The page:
Dangerous addiction

Forum Extra

January 06, 1993|By C. Bruce Revel

DO Maryland state government officials have a new mott that paraphrases Will Rogers' famous line, "I never met a lottery game I didn't like!"?

After the endless parade of lottery games -- pick 3, pick 4, pick 5, lotto, various instant games and the failed "el gordo" -- now we have keno. This latest food for Marylanders' seemingly insatiable gambling hunger was rammed through the state Board of Public Works on Dec. 2. While most of us were busy doing our Christmas shopping, the state was installing keno equipment at 600 bars and other locations around the state.

Keno, a casino-style game that began Monday, takes the lottery madness to a new extreme. It operates 19 hours per day, with a new set of winning numbers drawn every five minutes. That gives players 228 opportunities each day to donate their money to the state of Maryland.

Officials estimate keno will produce $50 million for the state in its first year. Gov. William Donald Schaefer is quoted as saying, "There is nothing else in my mind we can do."

Are we so destitute morally, so lacking in ideas, that this is the best we can do, that this is all we can do? It is a disgrace to the state of Maryland and our citizens that we have become so dependent on gambling revenues for civic survival.

It has been shown time and again that state lotteries are regressive taxes on the poorest and least educated. If you doubt that, notice where the majority of lottery outlets are located. The lottery profits from offering false hope to those most in need.

There are many who are seriously concerned about keno. Those who counsel gambling addicts fear this game could draw many more families into the spiral of suffering produced by gambling addiction.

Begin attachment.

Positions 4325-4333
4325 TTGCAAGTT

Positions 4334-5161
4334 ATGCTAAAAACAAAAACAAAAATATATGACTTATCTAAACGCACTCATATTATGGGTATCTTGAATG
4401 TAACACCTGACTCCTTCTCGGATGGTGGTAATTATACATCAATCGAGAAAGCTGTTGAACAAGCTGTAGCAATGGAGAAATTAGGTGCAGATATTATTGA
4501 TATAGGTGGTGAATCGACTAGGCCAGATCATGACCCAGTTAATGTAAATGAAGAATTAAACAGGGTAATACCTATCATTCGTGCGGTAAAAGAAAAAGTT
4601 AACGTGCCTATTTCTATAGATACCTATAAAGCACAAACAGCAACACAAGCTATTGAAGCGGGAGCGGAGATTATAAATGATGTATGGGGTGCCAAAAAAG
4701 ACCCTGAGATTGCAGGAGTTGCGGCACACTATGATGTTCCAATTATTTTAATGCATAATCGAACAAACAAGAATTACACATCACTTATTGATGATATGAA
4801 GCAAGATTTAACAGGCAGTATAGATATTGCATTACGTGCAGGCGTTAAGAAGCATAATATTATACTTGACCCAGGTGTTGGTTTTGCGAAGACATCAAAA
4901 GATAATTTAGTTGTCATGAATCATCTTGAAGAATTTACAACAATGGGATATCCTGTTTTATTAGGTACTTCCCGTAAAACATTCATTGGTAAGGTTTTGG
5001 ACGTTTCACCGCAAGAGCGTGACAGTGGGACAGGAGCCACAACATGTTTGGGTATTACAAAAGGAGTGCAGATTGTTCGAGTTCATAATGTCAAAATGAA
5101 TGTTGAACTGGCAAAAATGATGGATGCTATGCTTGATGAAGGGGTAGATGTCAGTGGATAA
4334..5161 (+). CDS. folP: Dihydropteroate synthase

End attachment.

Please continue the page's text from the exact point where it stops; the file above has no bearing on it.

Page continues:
Perhaps the governor and his friends thought Christians in Maryland would be unwilling to oppose keno after the bitter defeat many of us suffered with Question 6 in November. Perhaps they assumed the "slowly boiling frog" principle applied in this case: We've been gradually exposed to all kinds of state-sponsored gambling, so that we have no sensitivity left for keno.

We should prove them wrong on all counts. I believe concerned Marylanders must make ourselves heard on this matter. The first step should be to demand that the full legislature take up the keno contract. It should not be decided by a small committee such as the Board of Public Works. Contact your senator and delegate right now and insist that keno be suspended until it is debated in full -- in public.

Second, become familiar with the spiritual and biblical perspectives on gambling. The cash flow generated by state-sponsored gambling is not all profit. There are personal and social consequences of this method of government financing that should make us very uneasy.

Third, I believe this is the time to look at the larger problem. We must require government leadership and citizens to take an in-depth look at the entire structure of state services. I am sympathetic to the state's budget crisis. On one hand, no one wants higher taxes. On the other, everyone says, "Don't cut my services. Cut someone else's!"

We who oppose keno specifically and state-sponsored gambling general must be willing to offer viable alternatives. This is what Governor Schaefer has said all along, and he is right. It means we must take the lead in accepting fewer services from government. Families, churches and other civic organizations must once again accept primary responsibility for meeting the needs of those in our communities. Also, we must be willing to pay the full cost of the services that we require.

We are blessed to have some of the greatest universities in the world in Maryland. We also have a thoughtful population with an abundance of common sense. Let's draw upon these Marylanders to get fresh ideas about government.

Maryland likes to be a leader. Once we were a leader in the implementing of lottery games. Now let's take the lead in ending the dependence of governments on gambling revenues. We can do better.

C. Bruce Revel is pastor of First Baptist Church in Cambridge.

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